- Is my son alive?
- Does he feel loved?
- Is he happy?
- Is he safe?
- Has he eaten?
- Has he been hugged?
- Have I told him I love him?
- Has he been read to?
- Is the house still standing?
- Is everyone dressed?
- Is there food in the fridge?
- Have I eaten?
- Have we been outside?
- Have we seen people?
These were things that were happening every day (except maybe getting dressed) but that I hadn’t been counting towards my personal success because they were obvious. Obvious does not mean irrelevant.
So, the first step, if you feel like you can’t get anything done, is to identify your priorities and define what success is for you.
Step 2: Have A Plan
After my “new success” was defined and I got over the useless feeling that not making any money left me with, I was able to focus on the second part of my feeling accomplished gap. Lists.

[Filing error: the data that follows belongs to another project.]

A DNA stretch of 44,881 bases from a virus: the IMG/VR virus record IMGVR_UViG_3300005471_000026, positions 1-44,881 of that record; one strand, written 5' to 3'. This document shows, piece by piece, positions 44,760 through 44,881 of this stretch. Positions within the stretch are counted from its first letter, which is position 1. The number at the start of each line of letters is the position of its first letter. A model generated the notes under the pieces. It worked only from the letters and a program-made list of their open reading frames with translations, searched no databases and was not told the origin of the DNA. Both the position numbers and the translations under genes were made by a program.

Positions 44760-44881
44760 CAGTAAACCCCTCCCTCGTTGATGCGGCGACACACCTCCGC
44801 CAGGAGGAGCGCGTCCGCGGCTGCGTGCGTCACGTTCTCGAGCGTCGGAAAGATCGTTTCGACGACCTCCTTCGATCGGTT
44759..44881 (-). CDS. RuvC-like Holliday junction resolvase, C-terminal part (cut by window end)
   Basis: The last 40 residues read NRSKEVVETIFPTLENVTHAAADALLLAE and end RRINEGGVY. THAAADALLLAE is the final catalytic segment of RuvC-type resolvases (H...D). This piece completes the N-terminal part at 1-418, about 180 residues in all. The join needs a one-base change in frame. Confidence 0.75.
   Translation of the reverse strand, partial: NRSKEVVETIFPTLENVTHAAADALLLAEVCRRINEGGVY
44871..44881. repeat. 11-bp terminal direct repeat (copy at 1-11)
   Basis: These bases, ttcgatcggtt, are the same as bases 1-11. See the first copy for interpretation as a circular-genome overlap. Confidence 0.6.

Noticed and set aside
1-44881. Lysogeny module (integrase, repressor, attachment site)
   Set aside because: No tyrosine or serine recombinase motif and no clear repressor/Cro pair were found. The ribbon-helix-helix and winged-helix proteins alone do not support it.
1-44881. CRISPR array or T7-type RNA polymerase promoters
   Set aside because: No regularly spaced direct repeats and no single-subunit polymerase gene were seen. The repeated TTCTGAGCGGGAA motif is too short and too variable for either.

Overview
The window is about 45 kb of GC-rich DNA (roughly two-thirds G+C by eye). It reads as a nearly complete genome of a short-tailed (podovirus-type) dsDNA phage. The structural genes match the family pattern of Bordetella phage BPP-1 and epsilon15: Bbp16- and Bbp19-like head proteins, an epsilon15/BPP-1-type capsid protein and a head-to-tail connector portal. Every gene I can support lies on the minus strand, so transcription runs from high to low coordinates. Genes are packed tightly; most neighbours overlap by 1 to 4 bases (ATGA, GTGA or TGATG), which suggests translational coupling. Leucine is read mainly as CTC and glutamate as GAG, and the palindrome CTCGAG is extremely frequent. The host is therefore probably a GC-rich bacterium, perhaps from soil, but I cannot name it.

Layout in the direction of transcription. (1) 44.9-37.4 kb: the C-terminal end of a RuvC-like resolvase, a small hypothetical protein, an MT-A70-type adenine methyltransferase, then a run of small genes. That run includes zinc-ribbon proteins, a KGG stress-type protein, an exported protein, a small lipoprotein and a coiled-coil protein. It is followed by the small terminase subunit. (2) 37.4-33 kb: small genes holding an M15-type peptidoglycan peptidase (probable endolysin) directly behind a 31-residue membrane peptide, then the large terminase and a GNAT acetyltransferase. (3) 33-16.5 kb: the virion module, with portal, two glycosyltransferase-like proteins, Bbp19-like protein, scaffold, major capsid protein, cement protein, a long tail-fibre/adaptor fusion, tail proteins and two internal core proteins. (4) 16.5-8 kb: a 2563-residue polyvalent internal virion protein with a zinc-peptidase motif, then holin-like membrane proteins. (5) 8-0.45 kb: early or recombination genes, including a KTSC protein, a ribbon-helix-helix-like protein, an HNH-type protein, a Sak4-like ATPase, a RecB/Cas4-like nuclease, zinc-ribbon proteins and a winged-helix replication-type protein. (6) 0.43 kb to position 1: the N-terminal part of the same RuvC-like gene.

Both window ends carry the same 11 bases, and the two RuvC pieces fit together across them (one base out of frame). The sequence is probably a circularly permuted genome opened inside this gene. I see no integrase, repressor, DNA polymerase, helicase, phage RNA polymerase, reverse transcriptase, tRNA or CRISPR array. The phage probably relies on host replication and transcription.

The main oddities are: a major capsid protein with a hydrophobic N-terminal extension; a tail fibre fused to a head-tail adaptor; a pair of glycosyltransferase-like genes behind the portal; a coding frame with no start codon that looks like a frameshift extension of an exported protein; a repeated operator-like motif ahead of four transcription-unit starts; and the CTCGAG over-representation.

I don’t know what it is about crossing something off of a to-do list that is so satisfying but I missed it. Unfortunately, I could no longer keep track of things as well as I used to be able to. At the end of a teaching day, I could sit down and conquer that list. As a mom, I couldn’t even find it.
So, I came up with a simple system that I can keep track of and that helps me get stuff done.
Part 1: Establish Big Goals
Big Goals are all about scheduling. In my last post, I talked about how when I first had my baby I wrote out hour-by-hour plans in great detail (like I did when I was a teacher). Those kinds of plans often don’t work for a teacher. For a new Mom, they were absolutely crazy.